Tribunal of Commissioners 25 November 2005
Case Nos CDLA/2879/2004 and CDLA/2899/2004
physical symptoms or manifestations of a medical condition (whether that condition be physical or mental), it is necessary for him to show an identifiable physical cause for those symptoms or manifestations to satisfy the conditions for entitlement to higher rate mobility component of DLA under section 72(1)(a) of the 1992 Act and regulation 12 of the 1991 Regulations.
102.Our conclusion as to the effect of Harrison means that guidance is necessary, for the benefit of the new tribunal in Mr B’s case and to decision makers and appeal tribunals generally, in relation to issues concerning the proper approach to causation, and in particular issues which arise where a claimant’s inability or virtual inability to walk has both physical and mental causes. For example, commonly a claimant has some physical disorder (e.g. a disc problem), but owing to psychological problems (or “psychogenic overlay”) experiences physical symptoms to a substantially greater extent than would have been expected as a result of the physical disorder alone.
103.A number of potential issues arise.
(i)If the psychological condition is itself a direct result of a continuing physical condition, it would seem logical that the claimant’s virtual ability to walk should be found to be a consequence of his physical condition as a whole. However, is that also the case where the original physical cause of the psychological condition has resolved, but the psychological condition endures?
(ii)What if the psychological disorder arose independently (i.e. was not caused by the physical condition)? Is it then necessary, in determining whether the claimant’s inability or virtual inability to walk has a physical cause, to attempt to strip out that part of the walking difficulty which results from the psychological disorder, and if so how?
(iii)Perhaps even more problematically, what is the position where the psychological condition was partly a result of the physical condition and partly of independent origin (often the case when a psychologically fragile person suffers from a physical condition)?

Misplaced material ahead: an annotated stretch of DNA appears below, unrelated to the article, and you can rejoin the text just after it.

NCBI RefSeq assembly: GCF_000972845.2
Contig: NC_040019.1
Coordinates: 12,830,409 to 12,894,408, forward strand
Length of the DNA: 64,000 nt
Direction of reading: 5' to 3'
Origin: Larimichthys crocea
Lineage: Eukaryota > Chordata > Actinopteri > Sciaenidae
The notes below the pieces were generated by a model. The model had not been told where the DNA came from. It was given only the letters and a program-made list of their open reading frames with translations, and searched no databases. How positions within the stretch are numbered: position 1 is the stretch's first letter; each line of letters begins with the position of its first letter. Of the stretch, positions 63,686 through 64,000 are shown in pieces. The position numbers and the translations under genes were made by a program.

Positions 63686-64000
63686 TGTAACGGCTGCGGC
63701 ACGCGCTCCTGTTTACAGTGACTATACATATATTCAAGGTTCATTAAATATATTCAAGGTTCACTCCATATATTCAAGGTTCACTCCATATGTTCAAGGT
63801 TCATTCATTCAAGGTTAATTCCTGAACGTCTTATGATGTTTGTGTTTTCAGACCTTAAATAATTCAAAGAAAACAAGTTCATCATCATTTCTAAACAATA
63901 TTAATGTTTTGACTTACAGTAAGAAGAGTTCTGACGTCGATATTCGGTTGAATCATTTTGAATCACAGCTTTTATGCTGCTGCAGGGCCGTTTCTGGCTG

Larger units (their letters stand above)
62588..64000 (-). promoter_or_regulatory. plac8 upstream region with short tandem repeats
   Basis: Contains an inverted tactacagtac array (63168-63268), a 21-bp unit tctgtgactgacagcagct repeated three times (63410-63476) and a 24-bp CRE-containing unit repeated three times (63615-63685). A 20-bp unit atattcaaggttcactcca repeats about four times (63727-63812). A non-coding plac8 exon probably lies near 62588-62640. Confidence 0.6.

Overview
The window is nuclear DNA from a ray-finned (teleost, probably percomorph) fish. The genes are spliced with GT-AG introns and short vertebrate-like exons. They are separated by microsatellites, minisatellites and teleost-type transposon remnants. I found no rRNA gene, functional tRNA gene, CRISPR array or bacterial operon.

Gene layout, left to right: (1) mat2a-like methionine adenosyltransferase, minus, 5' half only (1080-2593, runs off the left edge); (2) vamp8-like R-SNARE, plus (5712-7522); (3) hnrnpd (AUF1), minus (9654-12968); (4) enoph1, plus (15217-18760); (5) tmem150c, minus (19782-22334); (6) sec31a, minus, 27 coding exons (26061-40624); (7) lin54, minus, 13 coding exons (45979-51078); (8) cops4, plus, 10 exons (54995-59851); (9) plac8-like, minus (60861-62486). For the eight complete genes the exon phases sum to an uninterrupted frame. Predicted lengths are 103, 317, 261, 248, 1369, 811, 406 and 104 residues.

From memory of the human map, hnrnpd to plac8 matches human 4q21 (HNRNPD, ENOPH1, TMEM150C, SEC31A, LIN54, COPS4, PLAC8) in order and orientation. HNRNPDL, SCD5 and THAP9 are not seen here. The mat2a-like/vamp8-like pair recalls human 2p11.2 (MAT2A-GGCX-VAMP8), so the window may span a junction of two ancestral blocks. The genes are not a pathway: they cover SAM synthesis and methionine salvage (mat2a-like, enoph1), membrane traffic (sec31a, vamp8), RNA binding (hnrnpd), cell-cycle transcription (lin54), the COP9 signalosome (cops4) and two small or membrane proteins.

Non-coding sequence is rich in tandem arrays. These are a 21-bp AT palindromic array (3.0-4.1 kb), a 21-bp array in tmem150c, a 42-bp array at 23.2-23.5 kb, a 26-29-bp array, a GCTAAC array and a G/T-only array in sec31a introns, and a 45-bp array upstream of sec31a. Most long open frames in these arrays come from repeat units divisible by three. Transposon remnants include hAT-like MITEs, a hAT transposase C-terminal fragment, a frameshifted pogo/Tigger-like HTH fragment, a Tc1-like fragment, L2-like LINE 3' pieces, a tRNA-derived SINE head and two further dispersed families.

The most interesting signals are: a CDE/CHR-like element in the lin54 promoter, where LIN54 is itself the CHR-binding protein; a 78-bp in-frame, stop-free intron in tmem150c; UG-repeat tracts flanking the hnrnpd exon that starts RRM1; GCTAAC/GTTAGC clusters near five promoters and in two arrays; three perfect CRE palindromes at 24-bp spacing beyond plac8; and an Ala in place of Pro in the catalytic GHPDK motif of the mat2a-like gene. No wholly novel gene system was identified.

104.These issues raise the more general question of what test should be applied in determining whether the inability or virtual inability to walk has a physical cause. Neither section 73 of the 1992 Act nor regulation 12(1)(a) of the 1991 Regulations supplies any obvious guidance, and neither is Harrison of any assistance.
105.Before us, there was considerable debate about the application of the traditional “but for” test for factual causation. Such a test would mean that, in order to succeed, it is necessary and sufficient for the claimant to show that he has (or possibly once had) a physical disorder but for which he would not have been unable or virtually unable to walk. Fairness and common sense would suggest that such a test may need to be modified in at least the (admittedly unusual) situation where the claimant has a physical and a mental disorder, each of which on its own would have caused him to be virtually unable to walk. A claim for the higher rate of the mobility component should not fail merely because he would in any event have been virtually unable to walk by reason of his psychological condition. More importantly, however, the test would involve the difficulty of attempting to determine whether the claimant would have been virtually unable to walk had he not had the physical